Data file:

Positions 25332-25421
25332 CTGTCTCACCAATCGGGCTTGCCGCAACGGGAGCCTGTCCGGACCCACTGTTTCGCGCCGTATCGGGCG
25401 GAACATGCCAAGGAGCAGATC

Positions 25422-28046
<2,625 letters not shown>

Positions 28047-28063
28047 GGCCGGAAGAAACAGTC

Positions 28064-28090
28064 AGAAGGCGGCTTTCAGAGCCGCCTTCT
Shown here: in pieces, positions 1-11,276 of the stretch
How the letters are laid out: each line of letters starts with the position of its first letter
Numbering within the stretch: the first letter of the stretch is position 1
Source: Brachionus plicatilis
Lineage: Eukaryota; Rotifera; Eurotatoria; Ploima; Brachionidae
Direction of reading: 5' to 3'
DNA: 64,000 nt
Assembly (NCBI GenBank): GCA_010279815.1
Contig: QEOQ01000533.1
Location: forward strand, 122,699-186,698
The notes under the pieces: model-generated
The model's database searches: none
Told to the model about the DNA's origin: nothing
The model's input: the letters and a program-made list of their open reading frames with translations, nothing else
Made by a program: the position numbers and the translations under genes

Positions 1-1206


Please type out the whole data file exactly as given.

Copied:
Positions 25332-25421
25332 CTGTCTCACCAATCGGGCTTGCCGCAACGGGAGCCTGTCCGGACCCACTGTTTCGCGCCGTATCGGGCG
25401 GAACATGCCAAGGAGCAGATC

Positions 25422-28046
<2,625 letters not shown>

Positions 28047-28063
28047 GGCCGGAAGAAACAGTC

Positions 28064-28090
28064 AGAAGGCGGCTTTCAGAGCCGCCTTCT
Shown here: in pieces, positions 1-11,276 of the stretch
How the letters are laid out: each line of letters starts with the position of its first letter
Numbering within the stretch: the first letter of the stretch is position 1
Source: Brachionus plicatilis
Lineage: Eukaryota; Rotifera; Eurotatoria; Ploima; Brachionidae
Direction of reading: 5' to 3'
DNA: 64,000 nt
Assembly (NCBI GenBank): GCA_010279815.1
Contig: QEOQ01000533.1
Location: forward strand, 122,699-186,698
The notes under the pieces: model-generated
The model's database searches: none
Told to the model about the DNA's origin: nothing
The model's input: the letters and a program-made list of their open reading frames with translations, nothing else
Made by a program: the position numbers and the translations under genes

Positions 1-1206